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Tradition, Translation, TraumaThe Classic and the Modern$
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Jan Parker and Timothy Mathews

Print publication date: 2011

Print ISBN-13: 9780199554591

Published to Oxford Scholarship Online: April 2015

DOI: 10.1093/acprof:osobl/9780199554591.001.0001

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Time, Free Verse, and the Gods of Modernism

Time, Free Verse, and the Gods of Modernism

Chapter:
(p.175) 9 Time, Free Verse, and the Gods of Modernism
Source:
Tradition, Translation, Trauma
Author(s):

Ian Patterson

Publisher:
Oxford University Press
DOI:10.1093/acprof:osobl/9780199554591.003.0012

The use of translation, mythology, quotation, allusion, and other forms of encounter with earlier texts or other cultures are a familiar feature of Modernist writing, and they have been widely recognized as complicating the relations between texts and time, temporality and form, progress and reaction. This chapter examines the work of three writers — Ezra Pound, Mary Butts, and T. S. Eliot — in each of whom the fantasy of a destructively self-absorbed modern culture stimulated a conservative literary impulse, which nevertheless in each case took a radical literary form. Counter to that self-absorption they created something deliberately indigestible against which the organism of a culture could redefine itself in discomfort. In their work a version of the historical past haunts or constitutes or defines a dense and inadequate modernity through synchronic (poetic) re-presentation (Pound), by the pathos of lost moral and existential coherence (Eliot), and by the continuing but underestimated presence of powerful forces (Mary Butts).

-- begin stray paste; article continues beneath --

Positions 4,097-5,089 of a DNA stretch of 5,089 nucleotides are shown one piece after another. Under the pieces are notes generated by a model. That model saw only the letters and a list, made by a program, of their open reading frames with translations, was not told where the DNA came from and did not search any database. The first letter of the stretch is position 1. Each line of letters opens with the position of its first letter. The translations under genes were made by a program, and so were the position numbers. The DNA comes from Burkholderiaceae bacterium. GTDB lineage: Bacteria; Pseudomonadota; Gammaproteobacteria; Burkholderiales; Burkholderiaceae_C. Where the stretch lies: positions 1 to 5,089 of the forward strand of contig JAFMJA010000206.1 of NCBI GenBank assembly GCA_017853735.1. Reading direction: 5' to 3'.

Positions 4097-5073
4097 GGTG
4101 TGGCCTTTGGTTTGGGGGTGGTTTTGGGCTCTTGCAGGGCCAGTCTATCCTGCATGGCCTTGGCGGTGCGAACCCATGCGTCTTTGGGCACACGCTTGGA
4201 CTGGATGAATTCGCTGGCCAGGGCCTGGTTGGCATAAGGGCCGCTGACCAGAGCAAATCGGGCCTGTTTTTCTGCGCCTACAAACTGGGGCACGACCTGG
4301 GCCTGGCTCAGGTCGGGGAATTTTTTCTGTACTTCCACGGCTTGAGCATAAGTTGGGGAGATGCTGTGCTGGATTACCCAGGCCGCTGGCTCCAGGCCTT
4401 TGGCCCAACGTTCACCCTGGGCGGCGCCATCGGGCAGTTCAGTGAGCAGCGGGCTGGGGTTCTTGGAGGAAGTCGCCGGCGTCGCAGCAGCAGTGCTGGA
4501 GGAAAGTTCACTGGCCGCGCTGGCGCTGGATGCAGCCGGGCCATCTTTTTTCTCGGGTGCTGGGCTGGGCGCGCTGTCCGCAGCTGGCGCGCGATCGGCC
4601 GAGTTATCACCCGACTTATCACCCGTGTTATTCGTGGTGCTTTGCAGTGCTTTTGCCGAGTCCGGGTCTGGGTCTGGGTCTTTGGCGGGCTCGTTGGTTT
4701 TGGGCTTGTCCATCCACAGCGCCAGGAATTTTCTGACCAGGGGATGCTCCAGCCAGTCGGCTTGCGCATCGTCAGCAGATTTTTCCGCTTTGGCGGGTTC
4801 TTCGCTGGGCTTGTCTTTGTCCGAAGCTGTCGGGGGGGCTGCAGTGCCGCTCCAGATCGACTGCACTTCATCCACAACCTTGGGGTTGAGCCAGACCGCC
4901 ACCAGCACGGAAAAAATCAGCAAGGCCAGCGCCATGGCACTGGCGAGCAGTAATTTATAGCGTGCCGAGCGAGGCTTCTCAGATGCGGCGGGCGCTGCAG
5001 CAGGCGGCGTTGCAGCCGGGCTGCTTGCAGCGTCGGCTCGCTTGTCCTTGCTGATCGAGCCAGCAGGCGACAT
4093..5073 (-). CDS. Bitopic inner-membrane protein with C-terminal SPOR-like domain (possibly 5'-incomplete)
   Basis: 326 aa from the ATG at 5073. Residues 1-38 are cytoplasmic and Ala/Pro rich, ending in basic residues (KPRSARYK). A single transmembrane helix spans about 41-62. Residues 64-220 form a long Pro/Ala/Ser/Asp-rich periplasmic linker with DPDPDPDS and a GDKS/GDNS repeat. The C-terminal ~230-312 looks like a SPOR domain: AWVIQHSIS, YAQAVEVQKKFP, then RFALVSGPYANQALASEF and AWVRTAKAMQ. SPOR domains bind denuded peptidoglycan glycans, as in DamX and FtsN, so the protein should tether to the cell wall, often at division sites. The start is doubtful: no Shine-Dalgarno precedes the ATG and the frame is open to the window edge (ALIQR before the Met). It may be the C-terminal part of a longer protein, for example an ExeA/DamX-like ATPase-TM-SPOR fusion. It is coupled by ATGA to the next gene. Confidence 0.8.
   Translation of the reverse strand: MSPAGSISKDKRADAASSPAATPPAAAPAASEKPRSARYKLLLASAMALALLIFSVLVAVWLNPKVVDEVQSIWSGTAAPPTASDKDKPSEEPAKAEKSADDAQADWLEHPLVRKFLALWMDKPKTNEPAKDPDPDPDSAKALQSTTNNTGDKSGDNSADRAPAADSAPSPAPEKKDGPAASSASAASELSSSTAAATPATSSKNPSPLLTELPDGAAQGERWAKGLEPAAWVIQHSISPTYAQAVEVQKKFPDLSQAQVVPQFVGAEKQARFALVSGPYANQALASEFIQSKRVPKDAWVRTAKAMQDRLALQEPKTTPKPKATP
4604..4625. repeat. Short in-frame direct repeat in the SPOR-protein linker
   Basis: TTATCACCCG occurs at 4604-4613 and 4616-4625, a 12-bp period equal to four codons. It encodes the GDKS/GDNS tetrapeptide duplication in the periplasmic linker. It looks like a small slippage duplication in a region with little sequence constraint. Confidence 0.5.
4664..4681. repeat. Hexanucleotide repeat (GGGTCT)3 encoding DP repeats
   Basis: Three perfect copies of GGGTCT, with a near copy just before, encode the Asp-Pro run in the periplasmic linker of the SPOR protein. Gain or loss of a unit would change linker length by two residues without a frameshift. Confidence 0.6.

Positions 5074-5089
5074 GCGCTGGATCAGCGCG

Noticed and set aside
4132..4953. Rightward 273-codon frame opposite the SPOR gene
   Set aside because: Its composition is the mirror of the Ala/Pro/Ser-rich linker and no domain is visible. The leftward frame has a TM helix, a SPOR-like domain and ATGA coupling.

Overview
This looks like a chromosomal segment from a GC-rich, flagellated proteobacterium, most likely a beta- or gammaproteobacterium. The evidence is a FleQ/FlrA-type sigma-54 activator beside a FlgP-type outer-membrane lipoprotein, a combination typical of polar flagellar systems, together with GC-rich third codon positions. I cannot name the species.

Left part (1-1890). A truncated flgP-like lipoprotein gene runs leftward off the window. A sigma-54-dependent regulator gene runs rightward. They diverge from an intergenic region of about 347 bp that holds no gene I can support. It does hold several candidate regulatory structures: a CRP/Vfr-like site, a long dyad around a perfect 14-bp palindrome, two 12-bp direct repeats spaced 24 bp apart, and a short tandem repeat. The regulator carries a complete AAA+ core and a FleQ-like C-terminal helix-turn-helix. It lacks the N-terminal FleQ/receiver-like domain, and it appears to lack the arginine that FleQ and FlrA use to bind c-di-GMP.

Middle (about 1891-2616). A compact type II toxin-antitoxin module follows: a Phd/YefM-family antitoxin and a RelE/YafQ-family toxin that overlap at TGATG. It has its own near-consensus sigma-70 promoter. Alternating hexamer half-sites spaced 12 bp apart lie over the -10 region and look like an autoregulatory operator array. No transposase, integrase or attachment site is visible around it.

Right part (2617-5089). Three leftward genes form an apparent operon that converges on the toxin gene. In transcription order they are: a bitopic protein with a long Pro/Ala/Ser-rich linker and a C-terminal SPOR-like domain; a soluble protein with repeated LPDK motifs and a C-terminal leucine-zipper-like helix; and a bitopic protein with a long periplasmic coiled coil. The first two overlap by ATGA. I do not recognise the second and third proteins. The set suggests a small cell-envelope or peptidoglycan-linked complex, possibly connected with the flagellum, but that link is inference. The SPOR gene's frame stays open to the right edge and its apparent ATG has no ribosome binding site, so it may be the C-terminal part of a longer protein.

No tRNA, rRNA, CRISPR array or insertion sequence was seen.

Keywords:   poems, poetry, translation, Ezra Pound, Mary Butts, T. S. Eliot, past, modern culture, self-absorption

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